#4. Zhrine // Unortheta — The underground has been taken of late by Icelandic black metal. Brandishing dissonance, moody atmospheres and furious intensity, it’s a formidable sound. But by a long shot Zhrine’s brilliant Unortheta has rightly arisen to the pinnacle of this scene. More measured than their compatriots, it’s better characterized as brooding and deliberate than ferocious. Ambiance and gradual tempos frame the mind-bending heavy passages and the creeping atmosphere almost evokes doom more than traditional black metal. It’s a record just as fascinating to unpack as it is engaging to hear which is a recipe for compulsive listening.

#3. Haken // AffinityThe Mountain is quite the epic to follow. But rather than attempting to match that emotion-laden landscape, Haken adjusted the lens. They refocused on the 1980s, amassing synths, catchiness and a sense of fun. The result pays tribute to the 80s without abandoning the diversity and detailed song-writing with which they’ve developed. Varied songs are balanced well which is quite the feat when the unbelievably cheesy “Earthrise” is paired with the prog mammoth of “The Architect.” These are 2 of the year’s best songs (see below), alongside the beautifully serene “Bound by Gravity.” It seems impossible for these guys to put a foot wrong.

#2. Uada // Devoid of Light — I knew within moments of clicking play that Devoid of Light would be one of the year’s best. Black metal often merits absorption time to encase its listener in dark atmosphere but no such delay is present here. The opening riff is an absolute ripper (is it acceptable to reference Dissection twice in one list?) and this quality is preserved throughout. A digestible run-time, clearly distinct melodies and bright production engenders one of the most accessible second-wave records that I’ve heard. If you’re an energetic and cheerful type but still enjoy sacrifice- and arson-based hobbies, Uada is essential.

#1. Khemmis // Hunted — I know right? What a dull pick. Tying into my introduction, what this year has also lacked is a clear número uno. My past years here were obvious; indeed, Wilderun’s Sleep at the Edge of the Earth has arisen to one of my favorite records of all time. But Hunted shall suffice. Its rampant list popularity must mean something! Sporting the grandiosity just hinted at on Absolution, I’ve heard few doom records with such scope and memorability so ingrained. The 13-minute closer is one of the most arresting long songs I’ve heard and I’m delighted that the doomy wellspring from which Khemmis have drawn was gushing for 2 great releases scarcely a year apart.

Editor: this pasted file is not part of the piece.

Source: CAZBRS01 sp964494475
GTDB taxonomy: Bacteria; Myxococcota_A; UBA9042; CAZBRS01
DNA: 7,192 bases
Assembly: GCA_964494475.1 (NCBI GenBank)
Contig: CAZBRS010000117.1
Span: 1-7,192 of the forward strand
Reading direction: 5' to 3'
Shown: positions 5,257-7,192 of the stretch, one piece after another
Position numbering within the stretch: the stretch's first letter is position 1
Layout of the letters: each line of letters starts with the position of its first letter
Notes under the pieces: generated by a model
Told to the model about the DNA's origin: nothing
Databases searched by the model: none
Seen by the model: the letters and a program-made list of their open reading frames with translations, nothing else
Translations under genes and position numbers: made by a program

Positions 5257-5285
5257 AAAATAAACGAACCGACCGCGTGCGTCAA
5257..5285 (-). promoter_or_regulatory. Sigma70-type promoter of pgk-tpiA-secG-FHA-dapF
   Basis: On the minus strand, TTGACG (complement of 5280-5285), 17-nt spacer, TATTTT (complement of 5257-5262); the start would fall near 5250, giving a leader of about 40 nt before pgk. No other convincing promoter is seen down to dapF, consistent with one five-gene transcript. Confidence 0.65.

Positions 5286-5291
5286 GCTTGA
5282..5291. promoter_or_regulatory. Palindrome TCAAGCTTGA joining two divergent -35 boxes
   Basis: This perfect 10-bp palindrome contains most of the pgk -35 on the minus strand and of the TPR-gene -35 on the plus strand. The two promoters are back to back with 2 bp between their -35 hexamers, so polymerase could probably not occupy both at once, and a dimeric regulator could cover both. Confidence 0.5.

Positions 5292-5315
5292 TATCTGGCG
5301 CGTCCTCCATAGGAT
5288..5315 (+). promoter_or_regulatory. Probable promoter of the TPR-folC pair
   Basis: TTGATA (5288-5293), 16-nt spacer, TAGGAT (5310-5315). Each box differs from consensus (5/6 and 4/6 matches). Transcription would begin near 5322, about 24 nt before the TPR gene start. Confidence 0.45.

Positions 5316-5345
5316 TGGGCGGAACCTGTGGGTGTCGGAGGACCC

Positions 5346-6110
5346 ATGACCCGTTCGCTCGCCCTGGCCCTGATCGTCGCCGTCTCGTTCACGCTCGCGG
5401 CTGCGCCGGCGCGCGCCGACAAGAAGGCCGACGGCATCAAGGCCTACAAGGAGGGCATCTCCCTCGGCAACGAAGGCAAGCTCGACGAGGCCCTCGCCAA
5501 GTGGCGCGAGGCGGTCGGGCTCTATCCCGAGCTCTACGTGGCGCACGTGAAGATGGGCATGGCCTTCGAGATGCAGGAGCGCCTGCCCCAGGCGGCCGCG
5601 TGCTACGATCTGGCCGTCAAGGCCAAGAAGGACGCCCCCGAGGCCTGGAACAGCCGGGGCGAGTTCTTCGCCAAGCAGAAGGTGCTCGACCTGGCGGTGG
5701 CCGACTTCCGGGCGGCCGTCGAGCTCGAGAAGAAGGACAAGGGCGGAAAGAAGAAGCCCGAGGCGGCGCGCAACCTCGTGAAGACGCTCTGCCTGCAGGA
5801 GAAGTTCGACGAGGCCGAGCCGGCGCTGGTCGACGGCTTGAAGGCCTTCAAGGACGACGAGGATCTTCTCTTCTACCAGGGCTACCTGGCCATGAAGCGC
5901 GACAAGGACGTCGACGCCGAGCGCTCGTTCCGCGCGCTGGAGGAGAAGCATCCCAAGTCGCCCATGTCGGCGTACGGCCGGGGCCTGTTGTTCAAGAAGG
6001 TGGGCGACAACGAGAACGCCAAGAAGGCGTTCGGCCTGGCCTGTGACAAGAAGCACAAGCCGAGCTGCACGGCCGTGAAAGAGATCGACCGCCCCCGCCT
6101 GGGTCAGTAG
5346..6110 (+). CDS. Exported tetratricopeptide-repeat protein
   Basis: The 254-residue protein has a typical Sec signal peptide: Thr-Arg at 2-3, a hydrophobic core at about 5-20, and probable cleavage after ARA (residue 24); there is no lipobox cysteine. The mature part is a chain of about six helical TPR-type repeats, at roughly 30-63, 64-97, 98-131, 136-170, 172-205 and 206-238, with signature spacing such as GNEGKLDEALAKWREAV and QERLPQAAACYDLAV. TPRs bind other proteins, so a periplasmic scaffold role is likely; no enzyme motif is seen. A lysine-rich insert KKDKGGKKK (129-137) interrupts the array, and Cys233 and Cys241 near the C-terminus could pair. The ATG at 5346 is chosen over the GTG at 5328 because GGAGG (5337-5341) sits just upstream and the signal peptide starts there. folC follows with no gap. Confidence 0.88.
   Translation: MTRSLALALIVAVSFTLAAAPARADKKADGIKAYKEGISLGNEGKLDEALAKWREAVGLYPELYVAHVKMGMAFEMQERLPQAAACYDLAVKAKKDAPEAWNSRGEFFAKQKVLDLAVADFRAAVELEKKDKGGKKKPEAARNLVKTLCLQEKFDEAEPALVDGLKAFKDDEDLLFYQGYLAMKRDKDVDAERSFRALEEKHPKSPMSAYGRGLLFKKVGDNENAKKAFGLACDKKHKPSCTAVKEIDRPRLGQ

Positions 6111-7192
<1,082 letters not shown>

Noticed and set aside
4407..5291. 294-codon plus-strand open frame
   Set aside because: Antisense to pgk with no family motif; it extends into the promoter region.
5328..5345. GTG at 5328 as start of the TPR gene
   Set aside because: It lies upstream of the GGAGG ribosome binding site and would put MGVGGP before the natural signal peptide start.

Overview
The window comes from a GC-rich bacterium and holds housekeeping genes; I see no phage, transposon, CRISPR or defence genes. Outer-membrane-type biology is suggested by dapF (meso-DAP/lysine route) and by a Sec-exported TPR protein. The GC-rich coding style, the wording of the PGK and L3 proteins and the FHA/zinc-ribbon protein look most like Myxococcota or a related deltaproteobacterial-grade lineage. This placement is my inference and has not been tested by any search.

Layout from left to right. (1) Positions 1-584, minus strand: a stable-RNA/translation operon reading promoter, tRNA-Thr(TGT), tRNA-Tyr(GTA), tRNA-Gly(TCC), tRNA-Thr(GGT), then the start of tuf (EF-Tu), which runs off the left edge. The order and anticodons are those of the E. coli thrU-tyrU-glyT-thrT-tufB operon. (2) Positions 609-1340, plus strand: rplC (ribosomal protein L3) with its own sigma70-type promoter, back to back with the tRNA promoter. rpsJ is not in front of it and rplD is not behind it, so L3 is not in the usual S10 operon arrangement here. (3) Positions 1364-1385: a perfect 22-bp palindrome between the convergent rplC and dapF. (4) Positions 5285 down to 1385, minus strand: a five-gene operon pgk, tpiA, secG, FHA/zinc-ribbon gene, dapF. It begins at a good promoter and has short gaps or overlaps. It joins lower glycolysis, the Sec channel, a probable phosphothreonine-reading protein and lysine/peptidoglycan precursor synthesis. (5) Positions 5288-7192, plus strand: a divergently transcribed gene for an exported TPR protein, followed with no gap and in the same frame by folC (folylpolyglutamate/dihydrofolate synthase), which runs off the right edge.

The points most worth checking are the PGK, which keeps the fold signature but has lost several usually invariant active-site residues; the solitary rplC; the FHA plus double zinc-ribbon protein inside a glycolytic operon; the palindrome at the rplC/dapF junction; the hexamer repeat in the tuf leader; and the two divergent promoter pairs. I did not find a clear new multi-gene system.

Honorable Mentions

Disappointment o’ the Year

Serious Black // MirrorworldSerious Black wrote one of my favorite power metal albums — one which attained the second spot on my 2015 list — and followed it with the most generic and unexciting 36 minutes they could muster. It lacks the diverse inventiveness and unbelievably catchy choruses of its predecessor, leaving just 1 track which I actively enjoyed. I would honestly rather they hadn’t released Mirrorworld and if that’s not a disappointment I don’t know what is.

Song o’ the Year

Haken “Earthrise” — Look, I get that this is cheesier than Rick Astley riding a wheel of Camembert into a technicolor 80s toy advert: the bright synths; the forced optimism; the melodic chorus. But I didn’t have such fun listening to anything else this year. The vocal delivery in the verses is amazing and that chorus… Catchy scarcely does it justice. Buy this album when you can but hear this song as a matter of urgency.